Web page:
Happy Hookers

March 7, 2014 

Rebekah Hoffmann Contributing Writer

Part old-fashioned quilting circle, part modern-day Girls Night Out, the Monday night gatherings at The Wall of Yarn, located inside custom embroidery business Bird’s Eye Embroidery in Mascoutah, are becoming the highlight of the week for some area crochet enthusiasts.

The group, which has dubbed itself the Happy Hookers, began as an informal gathering of Cathy Klingelhoefer and a couple of friends. However, over the past two years, it has grown exponentially. At last count, there were nearly 50 participants, with a dozen or so present on any given meeting night.

The group’s members range in age from 20-something to well beyond retirement and include every skill level from “just learning” to those with decades of experience wielding crochet hooks.

They come to get inspired by one another’s work. They come to socialize, meet others and share a common love for their craft -- oftentimes sharing a bottle of wine that found its way into someone’s yarn bag. And they come simply to have fun.

Gladys Berkemeier echoed those sentiments. “I always crocheted, but it’s only since I’ve been here that I got excited about it. I think it’s the sharing, seeing what everybody else is working on and getting ideas. And it’s the only time I get together with just women,” she said.

One thing led to another

Klingelhoefer remains surprised that the group has developed such a following.

“My daughter (Haley Klingelhoefer) owns Bird’s Eye Embroidery. After I retired, she said, ‘I have this extra space (at the business). Why don’t you use it for something?’”

That’s when she began inviting her friends to crochet in the business’s back corner on Monday nights. They asked to bring others - and word quickly spread.

“I found out that a lot more people than I thought crochet or want to learn how,” she said, chuckling.

Berkemeier is one of those “closet” crocheters who heard about the group, joined in - and brought others. “When I found out about it, I thought, ‘How have I been missing this? (Later) I brought Vina (Haggerty).’”

Haggerty, in turn, invited coworker Beth Hlad, who is new to the area.

Hlad explained, “I came to meet people. I don’t crochet, but I knit. I’ll knit for a while and then maybe one of these ladies will take pity on me and teach me how to crochet.”

Yarn revival

The group’s growing popularity parallels a huge resurgence in age-old needle arts nationwide, sparked by Pinterest and other online resources offering free patterns and project ideas.

Happy Hookers member, Stephanie Stumpf, 29, might be typical of those now turning to crochet.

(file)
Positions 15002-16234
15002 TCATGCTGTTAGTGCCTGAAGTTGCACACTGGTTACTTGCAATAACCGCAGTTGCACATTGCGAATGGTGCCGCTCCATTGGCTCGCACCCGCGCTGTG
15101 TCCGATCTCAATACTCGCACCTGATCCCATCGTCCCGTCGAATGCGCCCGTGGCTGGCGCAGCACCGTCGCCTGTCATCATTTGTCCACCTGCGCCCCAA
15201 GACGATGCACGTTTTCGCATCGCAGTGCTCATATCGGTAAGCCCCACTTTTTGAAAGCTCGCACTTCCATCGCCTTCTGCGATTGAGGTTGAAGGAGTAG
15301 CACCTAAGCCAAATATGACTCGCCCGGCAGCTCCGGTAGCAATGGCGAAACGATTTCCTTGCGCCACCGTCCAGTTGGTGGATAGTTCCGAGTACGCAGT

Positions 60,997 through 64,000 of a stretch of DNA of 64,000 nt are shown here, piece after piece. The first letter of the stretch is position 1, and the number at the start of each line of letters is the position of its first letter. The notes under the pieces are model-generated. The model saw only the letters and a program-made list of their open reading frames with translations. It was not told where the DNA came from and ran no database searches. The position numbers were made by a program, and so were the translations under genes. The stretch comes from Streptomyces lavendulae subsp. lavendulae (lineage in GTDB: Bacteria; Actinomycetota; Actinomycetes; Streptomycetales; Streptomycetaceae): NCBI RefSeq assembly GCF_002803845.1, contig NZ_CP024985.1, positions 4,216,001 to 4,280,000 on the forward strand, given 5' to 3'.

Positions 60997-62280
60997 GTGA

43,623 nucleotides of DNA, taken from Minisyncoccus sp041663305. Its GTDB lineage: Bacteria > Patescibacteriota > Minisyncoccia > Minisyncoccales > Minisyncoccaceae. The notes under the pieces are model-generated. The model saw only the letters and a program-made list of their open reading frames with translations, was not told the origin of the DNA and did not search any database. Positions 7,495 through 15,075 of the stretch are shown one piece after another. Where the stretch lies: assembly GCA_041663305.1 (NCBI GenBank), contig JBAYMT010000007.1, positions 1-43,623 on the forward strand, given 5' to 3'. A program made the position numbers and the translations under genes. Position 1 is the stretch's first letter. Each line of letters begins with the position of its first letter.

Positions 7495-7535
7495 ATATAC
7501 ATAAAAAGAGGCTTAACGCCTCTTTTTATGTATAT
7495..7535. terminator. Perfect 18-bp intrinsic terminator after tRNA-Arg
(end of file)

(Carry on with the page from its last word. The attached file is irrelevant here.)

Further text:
“All I want to do is sit around and do this,” she said, gesturing to her current project, one of dozens she’s completed in recent months. “I just finished a couple of shawls, some scarves, baby booties, diaper covers - even an iPad cover. For Christmas, almost everyone got something crocheted.”

Her husband likes to joke about her “old-timey” pastime.

“He’ll say, ‘The 1800s just called, and they want their hobby back,’” she said, smiling.

Inspiration all around

Even better than online inspiration is when you can see items firsthand, ask questions - and even touch them. During Happy Hooker gatherings, group members can do just that.

On a recent night, Kim Graul showed off the special dress she is making for her granddaughter’s birthday as others “oohed” and “aahed” over her work.

“My granddaughter likes twirly dresses, and she’s going to love this,” Graul said of the full-skirted dress featuring lots of colorful crochet embellishments. “She’ll probably want to wear it for a week straight.”

Nearby one of the group’s senior members Barbara Van Ausdall worked on a tea cozy, one of the countless pieces she’s turned out in the 44 years since a friend taught her the chain stitch.

Elsewhere there were projects in abundance: afghans, hats, dishcloths, scarves and more in an array of colors and styles - a literal kaleidoscope of ideas.

Group prompts business

Indeed, sometime last year the women in the group decided all they were lacking was a ready source for their yarn. So, in January, Haley Klingelhoefer opened The Wall of Yarn as a subsidiary of Bird’s Eye Embroidery. The yarn business, with Cathy Klingelhoefer as manager, is located in the same area where the group meets.

Anyone can learn

Klingelhoefer said the group continues to welcome new members. She does suggest that you have a few crochet basics down before joining to prevent unnecessary frustration.

There are how-to videos available online, and Klingelhoefer also provides beginner lessons one-on-one, charging $35 for three sessions, supplies included.

“Anyone can learn. There are just a few basic stitches; it’s just a matter of how you mix them up.”

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